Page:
By Alan Prescott
March 29, 2021
There are many controversies and opinions about the way that the business of golf should be run. One of the more highly contested ones is the role of the PGA Golf Professional. For this writer, there are two answers. Please allow me to speak to both of these answers and, after reading this article, you can draw your own conclusions.
Perhaps, I may begin this discussion with the statement that, in the beginning, there were two types of golf professionals. There were club professionals first. These journeymen were relegated to the backroom of their golf shops to ply their club-making trade in their pro shops and out of sight except to serve the members and also to teach lessons. They weren’t respected as far as the club members were concerned. Indeed, this must have been very demoralizing for the club professionals.
But, the game of golf was a “demonstration” sport in the beginning. It started out as a “Sport of Kings”. There were, obviously, those who became quite proficient from the start. What followed was the forerunner of today’s modern tour. Those who were proficient at the game formed a group and, as interest in the game increased, they toured the country playing for prize money. Still, those who competed spawned interest in this evolving sport.
As time went on, and people’s interest increased, club professionals came out of the backrooms of their golf shops. Some went on to play tournaments against the “touring professionals” of national status and recognition. And, in turn, the club professionals gained some degree of notoriety both at their home club as well as in their local area.
However, one cannot forget the growth of one organization, the Professional Golfers of America or the PGA. If that organization never existed, the game of golf and the popularity of golf might not exist today and/ or might be totally different today. This national professional organization, along with the United States Golf Association or USGA, is responsible for the standardization of the game of golf. Together with the growth in golf’s popularity, more and more people began to play golf.
The second answer is derived from the popularity of the PGA Tour. Are these tour members club professionals, both prior and current? The answer is YES. Do they have to be PGA members? The answer is NO. Have many touring golf professionals been awarded honorary PGA memberships for their efforts on the tour? YES. But, it’s not that simple.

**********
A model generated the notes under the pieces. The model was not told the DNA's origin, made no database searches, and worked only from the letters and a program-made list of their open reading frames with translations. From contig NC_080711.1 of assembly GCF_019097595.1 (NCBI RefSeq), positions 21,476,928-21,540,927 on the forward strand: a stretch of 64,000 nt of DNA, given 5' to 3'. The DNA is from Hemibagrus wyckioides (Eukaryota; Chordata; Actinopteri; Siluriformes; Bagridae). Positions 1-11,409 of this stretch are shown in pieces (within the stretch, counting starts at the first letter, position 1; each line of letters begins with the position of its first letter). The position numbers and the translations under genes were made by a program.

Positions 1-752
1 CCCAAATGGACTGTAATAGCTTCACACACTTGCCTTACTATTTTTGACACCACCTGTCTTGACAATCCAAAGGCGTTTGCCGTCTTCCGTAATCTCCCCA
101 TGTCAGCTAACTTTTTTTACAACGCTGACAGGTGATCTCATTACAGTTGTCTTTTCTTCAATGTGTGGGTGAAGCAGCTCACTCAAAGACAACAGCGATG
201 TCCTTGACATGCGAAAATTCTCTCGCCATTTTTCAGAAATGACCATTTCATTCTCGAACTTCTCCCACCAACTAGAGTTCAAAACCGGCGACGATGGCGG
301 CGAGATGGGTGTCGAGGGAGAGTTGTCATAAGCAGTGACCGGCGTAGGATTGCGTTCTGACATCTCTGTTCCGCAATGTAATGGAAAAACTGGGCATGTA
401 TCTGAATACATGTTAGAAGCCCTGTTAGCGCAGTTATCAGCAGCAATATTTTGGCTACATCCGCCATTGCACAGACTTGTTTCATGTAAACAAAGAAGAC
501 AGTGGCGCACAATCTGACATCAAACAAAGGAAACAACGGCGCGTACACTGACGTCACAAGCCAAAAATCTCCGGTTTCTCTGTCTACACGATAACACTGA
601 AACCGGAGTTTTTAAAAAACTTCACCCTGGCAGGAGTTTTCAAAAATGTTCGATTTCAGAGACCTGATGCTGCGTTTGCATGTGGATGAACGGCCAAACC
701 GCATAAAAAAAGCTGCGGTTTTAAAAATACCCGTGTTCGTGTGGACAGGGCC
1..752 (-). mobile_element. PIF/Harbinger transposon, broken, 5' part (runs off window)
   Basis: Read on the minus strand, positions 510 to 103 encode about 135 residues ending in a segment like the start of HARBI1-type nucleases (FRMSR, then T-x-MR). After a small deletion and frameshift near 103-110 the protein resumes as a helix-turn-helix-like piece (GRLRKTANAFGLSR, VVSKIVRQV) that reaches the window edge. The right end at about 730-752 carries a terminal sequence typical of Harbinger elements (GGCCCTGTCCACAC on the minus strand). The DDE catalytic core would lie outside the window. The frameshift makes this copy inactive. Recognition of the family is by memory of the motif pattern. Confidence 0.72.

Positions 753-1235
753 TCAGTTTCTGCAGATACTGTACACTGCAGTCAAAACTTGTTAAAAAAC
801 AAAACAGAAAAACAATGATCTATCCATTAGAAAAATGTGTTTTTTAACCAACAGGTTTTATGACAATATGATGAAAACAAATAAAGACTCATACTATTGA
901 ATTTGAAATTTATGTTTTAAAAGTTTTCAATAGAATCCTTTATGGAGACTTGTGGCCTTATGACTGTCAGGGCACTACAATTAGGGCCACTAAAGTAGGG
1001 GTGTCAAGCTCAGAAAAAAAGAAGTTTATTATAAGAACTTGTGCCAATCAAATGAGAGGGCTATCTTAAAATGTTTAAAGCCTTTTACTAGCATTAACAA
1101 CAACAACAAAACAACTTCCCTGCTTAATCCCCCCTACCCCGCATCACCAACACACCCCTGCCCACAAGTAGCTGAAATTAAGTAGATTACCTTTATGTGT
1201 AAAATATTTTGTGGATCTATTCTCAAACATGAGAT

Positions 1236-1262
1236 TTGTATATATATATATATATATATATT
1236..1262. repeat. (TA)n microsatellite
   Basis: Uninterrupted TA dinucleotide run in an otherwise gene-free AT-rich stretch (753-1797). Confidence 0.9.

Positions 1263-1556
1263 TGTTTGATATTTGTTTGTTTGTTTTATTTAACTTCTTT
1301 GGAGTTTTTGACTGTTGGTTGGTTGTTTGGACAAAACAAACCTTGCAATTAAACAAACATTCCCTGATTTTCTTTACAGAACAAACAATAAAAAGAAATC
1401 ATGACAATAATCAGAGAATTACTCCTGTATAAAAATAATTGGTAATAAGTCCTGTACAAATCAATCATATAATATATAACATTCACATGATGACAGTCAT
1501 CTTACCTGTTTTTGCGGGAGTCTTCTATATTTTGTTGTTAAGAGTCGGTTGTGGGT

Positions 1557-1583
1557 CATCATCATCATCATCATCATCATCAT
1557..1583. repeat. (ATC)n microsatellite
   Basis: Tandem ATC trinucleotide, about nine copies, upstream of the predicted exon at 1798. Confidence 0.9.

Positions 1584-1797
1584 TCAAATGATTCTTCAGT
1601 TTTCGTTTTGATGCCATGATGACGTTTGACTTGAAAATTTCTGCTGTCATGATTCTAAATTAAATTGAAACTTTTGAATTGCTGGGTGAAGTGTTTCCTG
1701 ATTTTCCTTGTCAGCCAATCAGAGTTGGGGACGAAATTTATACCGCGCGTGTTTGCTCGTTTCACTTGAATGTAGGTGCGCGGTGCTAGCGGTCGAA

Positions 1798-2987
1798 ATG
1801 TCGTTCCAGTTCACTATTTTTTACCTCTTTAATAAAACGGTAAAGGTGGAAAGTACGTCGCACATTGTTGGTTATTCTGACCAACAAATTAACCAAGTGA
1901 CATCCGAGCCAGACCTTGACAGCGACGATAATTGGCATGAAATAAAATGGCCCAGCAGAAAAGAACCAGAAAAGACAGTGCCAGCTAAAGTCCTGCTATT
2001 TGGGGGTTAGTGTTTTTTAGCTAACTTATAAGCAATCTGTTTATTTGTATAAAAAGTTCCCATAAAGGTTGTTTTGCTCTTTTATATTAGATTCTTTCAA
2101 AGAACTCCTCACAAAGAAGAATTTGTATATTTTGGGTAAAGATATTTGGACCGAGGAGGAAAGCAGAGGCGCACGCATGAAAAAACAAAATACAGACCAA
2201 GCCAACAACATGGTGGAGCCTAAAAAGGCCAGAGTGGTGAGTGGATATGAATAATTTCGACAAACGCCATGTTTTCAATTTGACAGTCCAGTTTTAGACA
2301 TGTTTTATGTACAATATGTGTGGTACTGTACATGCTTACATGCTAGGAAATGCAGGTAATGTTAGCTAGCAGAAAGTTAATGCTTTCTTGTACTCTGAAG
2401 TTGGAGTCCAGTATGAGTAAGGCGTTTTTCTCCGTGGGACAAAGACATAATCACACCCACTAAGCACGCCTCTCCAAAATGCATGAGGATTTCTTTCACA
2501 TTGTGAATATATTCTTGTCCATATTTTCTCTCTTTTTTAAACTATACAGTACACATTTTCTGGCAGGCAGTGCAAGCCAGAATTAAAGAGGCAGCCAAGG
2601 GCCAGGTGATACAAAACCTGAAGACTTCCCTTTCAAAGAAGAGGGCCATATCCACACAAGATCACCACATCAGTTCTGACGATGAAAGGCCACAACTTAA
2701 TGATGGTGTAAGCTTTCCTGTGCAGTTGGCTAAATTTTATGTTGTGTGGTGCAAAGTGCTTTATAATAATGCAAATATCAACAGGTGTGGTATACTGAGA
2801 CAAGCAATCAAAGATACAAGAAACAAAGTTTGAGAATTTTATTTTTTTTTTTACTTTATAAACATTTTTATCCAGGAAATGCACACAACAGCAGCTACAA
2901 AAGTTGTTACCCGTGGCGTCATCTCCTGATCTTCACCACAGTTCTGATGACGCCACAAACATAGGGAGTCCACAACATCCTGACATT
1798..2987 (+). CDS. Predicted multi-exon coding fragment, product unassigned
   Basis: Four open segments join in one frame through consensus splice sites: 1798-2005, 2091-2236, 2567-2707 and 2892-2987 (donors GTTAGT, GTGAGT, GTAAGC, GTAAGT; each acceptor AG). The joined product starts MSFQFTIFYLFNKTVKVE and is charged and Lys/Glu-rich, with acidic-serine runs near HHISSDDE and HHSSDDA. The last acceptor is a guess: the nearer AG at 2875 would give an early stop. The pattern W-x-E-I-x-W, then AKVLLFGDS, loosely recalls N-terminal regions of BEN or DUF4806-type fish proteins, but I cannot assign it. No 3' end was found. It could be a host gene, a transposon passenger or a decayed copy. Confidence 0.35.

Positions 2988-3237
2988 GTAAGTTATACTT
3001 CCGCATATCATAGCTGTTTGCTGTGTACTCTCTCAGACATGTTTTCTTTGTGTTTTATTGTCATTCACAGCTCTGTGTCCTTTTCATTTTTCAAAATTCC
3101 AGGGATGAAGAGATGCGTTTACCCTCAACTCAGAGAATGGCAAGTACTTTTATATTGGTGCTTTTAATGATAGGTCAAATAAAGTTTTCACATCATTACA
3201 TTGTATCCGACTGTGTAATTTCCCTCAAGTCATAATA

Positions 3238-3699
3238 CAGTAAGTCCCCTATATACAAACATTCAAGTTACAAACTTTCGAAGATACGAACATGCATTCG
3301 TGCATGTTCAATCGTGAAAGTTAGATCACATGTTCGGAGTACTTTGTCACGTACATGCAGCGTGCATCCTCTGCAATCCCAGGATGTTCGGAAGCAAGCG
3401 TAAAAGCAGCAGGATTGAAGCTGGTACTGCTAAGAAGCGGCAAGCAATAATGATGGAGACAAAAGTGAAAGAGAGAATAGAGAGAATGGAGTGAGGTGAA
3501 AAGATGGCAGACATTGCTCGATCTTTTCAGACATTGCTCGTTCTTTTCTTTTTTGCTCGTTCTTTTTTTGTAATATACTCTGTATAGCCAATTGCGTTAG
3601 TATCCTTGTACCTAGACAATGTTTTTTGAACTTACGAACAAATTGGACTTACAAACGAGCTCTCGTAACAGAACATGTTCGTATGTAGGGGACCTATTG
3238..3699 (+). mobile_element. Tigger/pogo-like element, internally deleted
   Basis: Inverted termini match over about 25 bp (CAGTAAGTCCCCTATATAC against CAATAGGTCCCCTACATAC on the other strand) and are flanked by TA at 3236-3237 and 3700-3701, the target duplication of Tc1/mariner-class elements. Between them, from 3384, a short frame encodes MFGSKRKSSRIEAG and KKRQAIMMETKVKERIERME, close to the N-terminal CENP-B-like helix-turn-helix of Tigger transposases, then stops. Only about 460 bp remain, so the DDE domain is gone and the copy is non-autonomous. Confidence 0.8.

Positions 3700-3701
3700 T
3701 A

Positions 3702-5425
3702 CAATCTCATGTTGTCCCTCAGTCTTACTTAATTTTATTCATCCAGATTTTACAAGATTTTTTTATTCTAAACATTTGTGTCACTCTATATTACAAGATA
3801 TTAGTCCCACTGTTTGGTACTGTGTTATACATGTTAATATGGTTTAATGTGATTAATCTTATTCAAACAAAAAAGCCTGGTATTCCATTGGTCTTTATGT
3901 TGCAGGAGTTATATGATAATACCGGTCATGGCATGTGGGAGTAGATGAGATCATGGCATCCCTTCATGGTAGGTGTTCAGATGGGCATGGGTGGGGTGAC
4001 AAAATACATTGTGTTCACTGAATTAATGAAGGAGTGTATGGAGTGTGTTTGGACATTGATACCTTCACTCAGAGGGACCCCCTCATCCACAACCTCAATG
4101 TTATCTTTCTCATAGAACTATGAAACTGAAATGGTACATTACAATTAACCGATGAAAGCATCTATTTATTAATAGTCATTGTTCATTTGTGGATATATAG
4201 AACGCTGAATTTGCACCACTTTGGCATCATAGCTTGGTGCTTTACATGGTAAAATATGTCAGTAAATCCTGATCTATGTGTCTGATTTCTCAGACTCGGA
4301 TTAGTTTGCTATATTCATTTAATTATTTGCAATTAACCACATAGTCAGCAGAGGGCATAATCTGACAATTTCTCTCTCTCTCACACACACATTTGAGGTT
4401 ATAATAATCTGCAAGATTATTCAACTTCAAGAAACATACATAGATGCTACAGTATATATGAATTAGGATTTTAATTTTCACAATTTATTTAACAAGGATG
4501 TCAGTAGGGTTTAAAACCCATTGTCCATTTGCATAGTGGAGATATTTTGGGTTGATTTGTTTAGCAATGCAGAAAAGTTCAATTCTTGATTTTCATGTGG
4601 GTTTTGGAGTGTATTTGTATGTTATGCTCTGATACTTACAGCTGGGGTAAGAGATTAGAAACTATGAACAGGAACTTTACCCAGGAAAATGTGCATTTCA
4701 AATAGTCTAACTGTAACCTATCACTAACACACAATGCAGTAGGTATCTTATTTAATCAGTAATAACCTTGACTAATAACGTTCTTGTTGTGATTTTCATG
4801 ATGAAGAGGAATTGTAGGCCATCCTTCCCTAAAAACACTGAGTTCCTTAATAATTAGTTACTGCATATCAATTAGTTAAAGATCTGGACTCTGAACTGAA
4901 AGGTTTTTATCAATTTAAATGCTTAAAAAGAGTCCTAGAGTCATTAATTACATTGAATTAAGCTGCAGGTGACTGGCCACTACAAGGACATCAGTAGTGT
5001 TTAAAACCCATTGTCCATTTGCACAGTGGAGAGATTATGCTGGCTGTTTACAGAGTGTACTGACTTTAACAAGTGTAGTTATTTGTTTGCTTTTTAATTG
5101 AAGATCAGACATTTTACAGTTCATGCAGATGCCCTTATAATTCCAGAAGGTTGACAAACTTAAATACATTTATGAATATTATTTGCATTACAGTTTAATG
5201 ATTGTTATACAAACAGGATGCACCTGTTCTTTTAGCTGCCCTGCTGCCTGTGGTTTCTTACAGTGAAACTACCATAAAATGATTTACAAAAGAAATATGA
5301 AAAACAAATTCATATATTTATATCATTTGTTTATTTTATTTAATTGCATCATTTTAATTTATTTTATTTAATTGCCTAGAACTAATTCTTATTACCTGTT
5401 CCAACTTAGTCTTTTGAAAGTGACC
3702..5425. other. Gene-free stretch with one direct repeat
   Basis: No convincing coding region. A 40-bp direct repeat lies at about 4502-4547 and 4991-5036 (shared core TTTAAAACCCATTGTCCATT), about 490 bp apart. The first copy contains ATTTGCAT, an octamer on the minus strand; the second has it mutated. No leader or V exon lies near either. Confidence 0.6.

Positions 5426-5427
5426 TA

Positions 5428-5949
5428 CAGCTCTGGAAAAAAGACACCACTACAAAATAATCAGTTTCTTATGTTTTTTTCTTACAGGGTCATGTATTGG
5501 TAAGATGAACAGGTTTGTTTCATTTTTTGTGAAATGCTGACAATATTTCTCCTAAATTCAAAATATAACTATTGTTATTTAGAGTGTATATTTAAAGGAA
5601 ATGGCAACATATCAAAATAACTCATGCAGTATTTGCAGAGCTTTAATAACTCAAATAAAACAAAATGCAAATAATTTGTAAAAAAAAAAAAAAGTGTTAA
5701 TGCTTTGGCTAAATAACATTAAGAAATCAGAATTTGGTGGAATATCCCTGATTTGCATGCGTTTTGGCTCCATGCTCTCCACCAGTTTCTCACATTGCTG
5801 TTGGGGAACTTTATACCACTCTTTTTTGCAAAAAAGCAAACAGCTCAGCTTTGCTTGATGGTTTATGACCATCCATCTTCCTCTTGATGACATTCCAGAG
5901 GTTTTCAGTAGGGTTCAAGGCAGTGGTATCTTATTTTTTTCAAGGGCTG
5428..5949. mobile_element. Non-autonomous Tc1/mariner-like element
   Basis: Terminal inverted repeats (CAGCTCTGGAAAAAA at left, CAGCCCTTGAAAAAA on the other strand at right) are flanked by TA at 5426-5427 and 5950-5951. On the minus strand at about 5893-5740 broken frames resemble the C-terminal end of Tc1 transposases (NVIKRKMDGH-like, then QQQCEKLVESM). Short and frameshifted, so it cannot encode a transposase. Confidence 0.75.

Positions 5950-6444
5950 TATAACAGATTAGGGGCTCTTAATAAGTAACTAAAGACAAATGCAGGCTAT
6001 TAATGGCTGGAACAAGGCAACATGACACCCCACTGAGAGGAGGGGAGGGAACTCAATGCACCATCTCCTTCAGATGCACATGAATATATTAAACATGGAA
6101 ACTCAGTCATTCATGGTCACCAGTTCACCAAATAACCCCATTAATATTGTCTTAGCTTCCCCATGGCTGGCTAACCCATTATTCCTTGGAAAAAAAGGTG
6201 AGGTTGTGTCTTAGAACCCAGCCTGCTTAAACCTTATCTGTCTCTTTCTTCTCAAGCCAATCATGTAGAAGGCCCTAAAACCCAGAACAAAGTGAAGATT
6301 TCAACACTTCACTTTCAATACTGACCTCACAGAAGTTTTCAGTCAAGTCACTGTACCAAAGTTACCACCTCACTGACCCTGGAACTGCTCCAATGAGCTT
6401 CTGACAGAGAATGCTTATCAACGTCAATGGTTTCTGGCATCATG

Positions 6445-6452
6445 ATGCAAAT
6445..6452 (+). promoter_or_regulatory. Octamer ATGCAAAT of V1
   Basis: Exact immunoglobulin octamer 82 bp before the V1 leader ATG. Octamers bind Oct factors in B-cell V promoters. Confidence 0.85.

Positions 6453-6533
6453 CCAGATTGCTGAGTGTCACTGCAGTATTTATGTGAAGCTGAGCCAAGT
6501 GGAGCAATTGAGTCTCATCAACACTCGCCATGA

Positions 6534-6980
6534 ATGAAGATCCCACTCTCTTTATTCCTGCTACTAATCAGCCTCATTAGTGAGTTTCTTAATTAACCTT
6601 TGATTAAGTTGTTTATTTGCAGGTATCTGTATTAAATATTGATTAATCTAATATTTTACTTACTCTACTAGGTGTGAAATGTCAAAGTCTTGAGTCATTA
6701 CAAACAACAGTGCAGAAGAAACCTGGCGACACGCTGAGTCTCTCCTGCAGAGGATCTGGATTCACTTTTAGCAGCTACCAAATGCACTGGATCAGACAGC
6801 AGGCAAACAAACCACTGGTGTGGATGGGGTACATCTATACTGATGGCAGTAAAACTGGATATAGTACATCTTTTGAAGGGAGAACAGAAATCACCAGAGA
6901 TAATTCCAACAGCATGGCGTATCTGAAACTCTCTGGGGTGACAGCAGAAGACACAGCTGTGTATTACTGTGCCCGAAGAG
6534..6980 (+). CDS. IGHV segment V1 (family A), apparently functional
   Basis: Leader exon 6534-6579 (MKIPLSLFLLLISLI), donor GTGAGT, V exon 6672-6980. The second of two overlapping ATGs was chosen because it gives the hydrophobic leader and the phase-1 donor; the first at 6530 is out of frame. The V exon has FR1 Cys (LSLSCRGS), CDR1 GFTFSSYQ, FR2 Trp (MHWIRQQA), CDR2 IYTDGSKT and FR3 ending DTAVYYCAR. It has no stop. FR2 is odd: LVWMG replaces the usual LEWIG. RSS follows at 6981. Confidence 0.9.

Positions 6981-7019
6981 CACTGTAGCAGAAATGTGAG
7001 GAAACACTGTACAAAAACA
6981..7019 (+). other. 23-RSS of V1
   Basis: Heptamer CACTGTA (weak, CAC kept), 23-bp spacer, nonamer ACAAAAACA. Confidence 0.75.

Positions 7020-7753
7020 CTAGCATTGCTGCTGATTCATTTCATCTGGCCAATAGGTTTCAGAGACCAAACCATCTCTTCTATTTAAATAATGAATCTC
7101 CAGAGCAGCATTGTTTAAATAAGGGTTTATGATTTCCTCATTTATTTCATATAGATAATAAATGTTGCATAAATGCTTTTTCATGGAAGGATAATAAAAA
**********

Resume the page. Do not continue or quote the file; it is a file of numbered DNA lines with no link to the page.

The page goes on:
If many of the golf professionals of today opted to test their skills on the Tour and leave their trade at the Club level, who would replace them? Your guess is as good as mine. Today’s PGA Tour is a separate entity. Tour members go through a very rigorous “Q School” or, as it is referred to, Qualifying School. They then, upon their success at the Q School, have to provide evidence of financial assets to cover their expenses ( Liquid assets like cash, stocks, bonds, etc.). Income from events is not guaranteed on tour. Endorsements from equipment, real estate, or any other companies do not count. What counts to have your “players card” extended for another year is your monetary results (earnings) on tour for one season, the current season. Next year is NOT guaranteed.
So far, what do YOU think?
There is more to this story. In my next article, the discussion turns to several tour players from both the past and the present. Hold that thought. Your tour favorite(s) may be destroying the game. Or, maybe not.
As always, I am Alan Prescott and I am here for you as well as for your opinions. I can be reached at [email protected]
Coming soon to Fernandina Beach Municipal Golf Course, a hole-by-hole analysis of your golf course as well as additional suggestions on how to improve the course without breaking the budget. Have ANY suggestions, kindly email me at your earliest convenience.
Please be safe and remain healthy.
Editor’s Note: Alan Prescott reached out to us after reading a recent article on the Fernandina Beach Golf Course. His articles are being well received by golfers and non-golfers. We thank Alan for his contribution to the Fernandina Observer.